Global relationship diagram of telephone

Telephone - Wikipedia

global relationship diagram of telephone

A telephone, or phone, is a telecommunications device that permits two or more users to .. The circuit diagram of the model shows the direct connection of the After World War II, the telephone networks saw rapid expansion and more. supervisee. ER schema diagram for the COMPANY database ER Entities and Attributes. • Entity, which is a “thing” in the real world with an independent. diagram (ER Diagram) and maps it to its Relations, finds its Functional .. functional dependencies database designers can easily and realistically model the real world as a Scroll to the bottom and select About phone.

The first successful telephone transmission of clear speech using a liquid transmitter when Bell spoke into his device, "Mr. Watson, come here, I want to see you. Edison files for a patent on a carbon graphite transmitter.

global relationship diagram of telephone

The patentwas granted 3 Mayafter a year delay because of litigation. Edison was granted patentfor a carbon granules transmitter in Early commercial instruments Early telephones were technically diverse. Some used a water microphonesome had a metal diaphragm that induced current in an electromagnet wound around a permanent magnet, and some were dynamic — their diaphragm vibrated a coil of wire in the field of a permanent magnet or the coil vibrated the diaphragm.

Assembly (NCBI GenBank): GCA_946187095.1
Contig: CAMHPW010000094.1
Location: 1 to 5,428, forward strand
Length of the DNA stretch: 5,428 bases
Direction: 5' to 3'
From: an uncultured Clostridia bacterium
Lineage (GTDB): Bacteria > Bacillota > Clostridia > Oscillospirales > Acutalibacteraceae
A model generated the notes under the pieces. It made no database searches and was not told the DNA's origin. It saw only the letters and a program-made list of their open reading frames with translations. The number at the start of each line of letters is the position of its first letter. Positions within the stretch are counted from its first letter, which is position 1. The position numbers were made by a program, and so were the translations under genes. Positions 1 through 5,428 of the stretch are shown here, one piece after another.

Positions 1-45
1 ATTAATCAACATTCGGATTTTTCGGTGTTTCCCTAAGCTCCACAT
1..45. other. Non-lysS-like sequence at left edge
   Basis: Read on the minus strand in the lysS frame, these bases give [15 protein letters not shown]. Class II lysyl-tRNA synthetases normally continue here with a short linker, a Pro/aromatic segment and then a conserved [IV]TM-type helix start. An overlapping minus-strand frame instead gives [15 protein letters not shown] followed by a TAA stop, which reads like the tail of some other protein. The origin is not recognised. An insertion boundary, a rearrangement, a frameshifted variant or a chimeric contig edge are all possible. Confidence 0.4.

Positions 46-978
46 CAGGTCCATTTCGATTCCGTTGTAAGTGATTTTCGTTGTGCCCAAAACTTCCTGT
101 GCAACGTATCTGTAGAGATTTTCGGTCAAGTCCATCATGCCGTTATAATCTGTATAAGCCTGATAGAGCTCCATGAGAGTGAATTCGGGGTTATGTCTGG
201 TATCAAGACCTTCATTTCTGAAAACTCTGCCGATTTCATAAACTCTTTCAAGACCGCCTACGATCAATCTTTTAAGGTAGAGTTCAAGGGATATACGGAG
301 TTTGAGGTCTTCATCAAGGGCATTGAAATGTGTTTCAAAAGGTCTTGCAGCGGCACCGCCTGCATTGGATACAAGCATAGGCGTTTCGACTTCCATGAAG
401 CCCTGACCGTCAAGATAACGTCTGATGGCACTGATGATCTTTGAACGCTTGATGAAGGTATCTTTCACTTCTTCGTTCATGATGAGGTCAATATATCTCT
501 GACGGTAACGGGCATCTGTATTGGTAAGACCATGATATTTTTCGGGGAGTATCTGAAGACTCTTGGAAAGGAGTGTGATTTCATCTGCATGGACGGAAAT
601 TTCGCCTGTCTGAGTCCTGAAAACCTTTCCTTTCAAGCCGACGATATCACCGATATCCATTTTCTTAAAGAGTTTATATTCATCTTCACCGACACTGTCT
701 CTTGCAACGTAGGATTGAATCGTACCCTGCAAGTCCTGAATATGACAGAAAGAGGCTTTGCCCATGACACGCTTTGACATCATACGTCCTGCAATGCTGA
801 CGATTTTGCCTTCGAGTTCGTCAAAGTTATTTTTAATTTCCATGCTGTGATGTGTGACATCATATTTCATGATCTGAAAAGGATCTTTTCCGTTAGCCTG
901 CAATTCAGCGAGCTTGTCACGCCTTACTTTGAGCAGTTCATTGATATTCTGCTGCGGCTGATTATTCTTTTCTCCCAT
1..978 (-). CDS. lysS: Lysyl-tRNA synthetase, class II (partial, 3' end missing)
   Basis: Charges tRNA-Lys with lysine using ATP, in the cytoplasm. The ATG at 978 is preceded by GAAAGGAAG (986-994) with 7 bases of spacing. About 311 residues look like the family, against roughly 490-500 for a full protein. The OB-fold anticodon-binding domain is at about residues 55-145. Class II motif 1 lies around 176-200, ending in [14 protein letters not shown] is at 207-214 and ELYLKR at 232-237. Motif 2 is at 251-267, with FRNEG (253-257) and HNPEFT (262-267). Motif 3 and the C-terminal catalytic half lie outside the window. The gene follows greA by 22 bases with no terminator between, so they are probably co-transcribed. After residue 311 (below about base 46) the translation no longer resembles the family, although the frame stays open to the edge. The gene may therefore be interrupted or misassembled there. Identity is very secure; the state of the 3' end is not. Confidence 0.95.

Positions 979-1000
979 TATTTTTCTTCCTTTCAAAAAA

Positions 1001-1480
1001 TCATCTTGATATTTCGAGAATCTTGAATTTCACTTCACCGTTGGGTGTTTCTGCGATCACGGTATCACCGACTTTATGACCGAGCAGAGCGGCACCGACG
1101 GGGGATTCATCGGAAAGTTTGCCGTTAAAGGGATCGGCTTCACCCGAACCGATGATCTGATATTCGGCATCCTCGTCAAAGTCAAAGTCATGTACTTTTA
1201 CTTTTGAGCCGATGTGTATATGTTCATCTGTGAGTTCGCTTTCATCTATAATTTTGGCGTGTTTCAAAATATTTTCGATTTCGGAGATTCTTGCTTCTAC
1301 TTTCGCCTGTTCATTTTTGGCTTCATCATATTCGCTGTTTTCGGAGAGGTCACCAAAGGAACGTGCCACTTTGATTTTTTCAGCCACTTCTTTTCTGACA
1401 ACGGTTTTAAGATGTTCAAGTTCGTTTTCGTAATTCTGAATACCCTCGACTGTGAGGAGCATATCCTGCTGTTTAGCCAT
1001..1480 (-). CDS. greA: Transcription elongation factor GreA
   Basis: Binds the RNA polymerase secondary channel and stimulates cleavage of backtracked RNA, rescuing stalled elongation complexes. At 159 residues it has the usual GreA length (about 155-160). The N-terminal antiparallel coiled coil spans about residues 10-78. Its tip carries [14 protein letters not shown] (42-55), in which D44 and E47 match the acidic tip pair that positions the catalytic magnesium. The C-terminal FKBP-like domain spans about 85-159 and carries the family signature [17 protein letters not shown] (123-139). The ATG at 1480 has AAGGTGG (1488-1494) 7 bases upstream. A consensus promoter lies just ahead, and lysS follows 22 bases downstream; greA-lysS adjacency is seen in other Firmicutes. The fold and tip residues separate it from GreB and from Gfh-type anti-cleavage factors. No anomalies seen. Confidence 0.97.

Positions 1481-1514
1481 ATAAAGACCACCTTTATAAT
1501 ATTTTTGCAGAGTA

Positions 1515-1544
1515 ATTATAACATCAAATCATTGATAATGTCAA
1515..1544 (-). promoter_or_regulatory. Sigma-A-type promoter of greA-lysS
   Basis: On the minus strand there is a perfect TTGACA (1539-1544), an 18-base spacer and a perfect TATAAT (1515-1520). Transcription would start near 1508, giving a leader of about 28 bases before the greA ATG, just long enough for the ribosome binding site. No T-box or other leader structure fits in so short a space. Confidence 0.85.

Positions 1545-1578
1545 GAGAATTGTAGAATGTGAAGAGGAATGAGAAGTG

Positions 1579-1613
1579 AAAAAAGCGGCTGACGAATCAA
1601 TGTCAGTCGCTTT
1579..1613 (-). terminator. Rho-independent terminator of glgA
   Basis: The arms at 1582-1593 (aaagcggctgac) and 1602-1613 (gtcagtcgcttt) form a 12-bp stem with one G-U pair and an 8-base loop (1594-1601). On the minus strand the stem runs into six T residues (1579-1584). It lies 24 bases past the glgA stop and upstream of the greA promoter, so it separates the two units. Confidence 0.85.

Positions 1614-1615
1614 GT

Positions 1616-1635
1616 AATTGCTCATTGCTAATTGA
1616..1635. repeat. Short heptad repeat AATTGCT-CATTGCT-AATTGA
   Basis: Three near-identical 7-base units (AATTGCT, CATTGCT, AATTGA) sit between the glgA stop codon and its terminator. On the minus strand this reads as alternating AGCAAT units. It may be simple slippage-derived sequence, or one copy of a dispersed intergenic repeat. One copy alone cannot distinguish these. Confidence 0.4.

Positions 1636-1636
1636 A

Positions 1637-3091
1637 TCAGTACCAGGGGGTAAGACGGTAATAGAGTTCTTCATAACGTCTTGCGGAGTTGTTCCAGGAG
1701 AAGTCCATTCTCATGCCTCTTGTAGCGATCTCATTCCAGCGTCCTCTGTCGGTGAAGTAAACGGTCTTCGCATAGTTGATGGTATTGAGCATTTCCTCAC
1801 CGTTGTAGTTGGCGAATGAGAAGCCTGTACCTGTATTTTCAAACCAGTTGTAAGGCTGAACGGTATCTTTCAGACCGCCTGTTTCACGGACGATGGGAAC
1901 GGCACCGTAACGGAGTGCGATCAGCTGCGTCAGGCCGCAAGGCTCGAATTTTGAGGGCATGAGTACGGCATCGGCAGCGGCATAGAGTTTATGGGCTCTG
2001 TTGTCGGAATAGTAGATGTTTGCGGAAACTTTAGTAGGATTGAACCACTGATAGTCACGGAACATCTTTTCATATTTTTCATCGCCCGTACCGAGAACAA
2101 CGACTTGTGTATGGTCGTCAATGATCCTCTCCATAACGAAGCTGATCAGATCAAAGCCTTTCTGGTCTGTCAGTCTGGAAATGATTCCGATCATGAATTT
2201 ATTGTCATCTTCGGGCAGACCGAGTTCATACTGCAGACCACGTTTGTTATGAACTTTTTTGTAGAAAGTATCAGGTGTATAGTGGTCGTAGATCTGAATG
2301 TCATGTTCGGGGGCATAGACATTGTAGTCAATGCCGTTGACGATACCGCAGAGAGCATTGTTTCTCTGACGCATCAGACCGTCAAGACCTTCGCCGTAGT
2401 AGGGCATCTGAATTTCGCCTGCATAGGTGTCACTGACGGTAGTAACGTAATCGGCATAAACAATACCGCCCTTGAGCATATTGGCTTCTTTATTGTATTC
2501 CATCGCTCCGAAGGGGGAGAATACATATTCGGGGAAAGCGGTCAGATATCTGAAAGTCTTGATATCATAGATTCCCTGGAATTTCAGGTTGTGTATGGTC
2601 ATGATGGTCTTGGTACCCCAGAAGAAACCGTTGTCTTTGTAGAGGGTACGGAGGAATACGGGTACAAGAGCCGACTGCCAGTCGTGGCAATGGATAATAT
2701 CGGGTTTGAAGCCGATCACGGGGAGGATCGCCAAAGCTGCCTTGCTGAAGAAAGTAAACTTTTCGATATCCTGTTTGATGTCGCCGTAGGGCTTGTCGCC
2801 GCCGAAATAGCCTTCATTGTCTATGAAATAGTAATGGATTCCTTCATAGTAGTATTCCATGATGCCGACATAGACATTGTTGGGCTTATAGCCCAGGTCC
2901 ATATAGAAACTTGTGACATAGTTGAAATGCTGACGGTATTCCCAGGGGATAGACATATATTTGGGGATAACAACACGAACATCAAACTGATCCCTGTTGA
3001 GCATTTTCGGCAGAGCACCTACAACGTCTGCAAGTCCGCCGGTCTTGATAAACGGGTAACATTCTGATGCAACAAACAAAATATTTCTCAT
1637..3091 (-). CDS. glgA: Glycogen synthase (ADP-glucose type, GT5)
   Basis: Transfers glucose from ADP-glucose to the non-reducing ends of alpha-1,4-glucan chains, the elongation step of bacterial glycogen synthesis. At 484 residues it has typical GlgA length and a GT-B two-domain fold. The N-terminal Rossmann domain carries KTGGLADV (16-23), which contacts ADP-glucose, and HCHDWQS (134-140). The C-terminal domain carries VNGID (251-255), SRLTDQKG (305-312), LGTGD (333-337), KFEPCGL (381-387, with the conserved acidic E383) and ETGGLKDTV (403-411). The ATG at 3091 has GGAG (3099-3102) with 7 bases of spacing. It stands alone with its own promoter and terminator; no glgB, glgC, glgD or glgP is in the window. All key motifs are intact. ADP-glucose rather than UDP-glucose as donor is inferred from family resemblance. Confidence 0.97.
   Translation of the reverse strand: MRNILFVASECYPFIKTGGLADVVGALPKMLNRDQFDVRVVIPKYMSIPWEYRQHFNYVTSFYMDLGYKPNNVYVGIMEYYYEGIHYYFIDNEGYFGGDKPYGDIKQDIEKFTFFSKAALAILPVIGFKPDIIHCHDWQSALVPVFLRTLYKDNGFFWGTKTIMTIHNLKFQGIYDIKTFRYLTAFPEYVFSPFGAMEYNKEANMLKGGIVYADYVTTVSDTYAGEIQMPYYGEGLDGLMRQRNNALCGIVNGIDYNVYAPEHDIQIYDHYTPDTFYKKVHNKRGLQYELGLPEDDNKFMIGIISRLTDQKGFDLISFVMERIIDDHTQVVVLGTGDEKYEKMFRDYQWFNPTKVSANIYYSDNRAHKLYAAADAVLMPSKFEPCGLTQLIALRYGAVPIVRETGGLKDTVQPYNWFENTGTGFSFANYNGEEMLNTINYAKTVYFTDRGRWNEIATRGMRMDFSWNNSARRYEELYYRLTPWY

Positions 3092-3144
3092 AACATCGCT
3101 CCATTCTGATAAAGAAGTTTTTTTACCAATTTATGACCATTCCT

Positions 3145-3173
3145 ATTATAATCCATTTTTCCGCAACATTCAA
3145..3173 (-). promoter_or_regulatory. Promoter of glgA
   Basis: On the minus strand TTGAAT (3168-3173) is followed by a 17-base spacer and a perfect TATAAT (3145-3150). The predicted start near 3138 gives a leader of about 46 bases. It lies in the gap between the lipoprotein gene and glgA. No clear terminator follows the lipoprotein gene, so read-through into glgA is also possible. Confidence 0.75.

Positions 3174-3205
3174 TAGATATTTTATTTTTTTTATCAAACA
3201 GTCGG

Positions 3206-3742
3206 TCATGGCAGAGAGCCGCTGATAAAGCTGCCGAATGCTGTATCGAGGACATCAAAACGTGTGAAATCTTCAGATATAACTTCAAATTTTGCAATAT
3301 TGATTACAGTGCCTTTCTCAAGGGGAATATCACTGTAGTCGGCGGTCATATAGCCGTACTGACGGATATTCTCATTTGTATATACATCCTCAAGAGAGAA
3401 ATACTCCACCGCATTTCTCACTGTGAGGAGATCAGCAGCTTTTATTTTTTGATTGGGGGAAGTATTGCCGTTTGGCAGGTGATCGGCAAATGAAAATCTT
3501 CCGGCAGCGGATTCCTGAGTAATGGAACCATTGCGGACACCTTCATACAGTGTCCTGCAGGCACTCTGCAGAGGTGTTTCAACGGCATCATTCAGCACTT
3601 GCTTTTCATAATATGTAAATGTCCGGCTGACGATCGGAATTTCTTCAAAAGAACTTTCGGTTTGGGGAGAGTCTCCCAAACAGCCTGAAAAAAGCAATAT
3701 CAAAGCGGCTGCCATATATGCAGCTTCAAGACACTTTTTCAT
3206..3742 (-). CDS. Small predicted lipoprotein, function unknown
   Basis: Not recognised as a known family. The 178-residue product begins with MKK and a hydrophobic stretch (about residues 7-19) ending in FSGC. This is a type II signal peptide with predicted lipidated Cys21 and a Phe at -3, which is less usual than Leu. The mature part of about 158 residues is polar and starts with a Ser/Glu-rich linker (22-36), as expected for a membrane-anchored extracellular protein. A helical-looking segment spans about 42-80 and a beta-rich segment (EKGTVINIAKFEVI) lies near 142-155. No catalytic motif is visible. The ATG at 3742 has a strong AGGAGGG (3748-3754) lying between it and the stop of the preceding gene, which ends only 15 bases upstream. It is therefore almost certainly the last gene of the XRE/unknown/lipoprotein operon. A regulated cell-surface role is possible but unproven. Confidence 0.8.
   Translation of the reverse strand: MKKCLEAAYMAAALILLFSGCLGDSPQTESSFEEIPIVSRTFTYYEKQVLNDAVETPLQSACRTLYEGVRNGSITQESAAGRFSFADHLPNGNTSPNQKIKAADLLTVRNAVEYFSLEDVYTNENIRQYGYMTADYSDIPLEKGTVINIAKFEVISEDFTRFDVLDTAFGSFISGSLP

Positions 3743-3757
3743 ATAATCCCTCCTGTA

The sound-powered dynamic variants survived in small numbers through the 20th century in military and maritime applications, where its ability to create its own electrical power was crucial. The Edison patents kept the Bell monopoly viable into the 20th century, by which time the network was more important than the instrument. Early telephones were locally powered, using either a dynamic transmitter or by the powering of a transmitter with a local battery.

One of the jobs of outside plant personnel was to visit each telephone periodically to inspect the battery. During the 20th century, telephones powered from the telephone exchange over the same wires that carried the voice signals became common.

Early telephones used a single wire for the subscriber's line, with ground return used to complete the circuit as used in telegraphs.

The earliest dynamic telephones also had only one port opening for sound, with the user alternately listening and speaking or rather, shouting into the same hole. Sometimes the instruments were operated in pairs at each end, making conversation more convenient but also more expensive. At first, the benefits of a telephone exchange were not exploited. Instead telephones were leased in pairs to a subscriberwho had to arrange for a telegraph contractor to construct a line between them, for example between a home and a shop.

Users who wanted the ability to speak to several different locations would need to obtain and set up three or four pairs of telephones. Western Unionalready using telegraph exchanges, quickly extended the principle to its telephones in New York City and San Franciscoand Bell was not slow in appreciating the potential.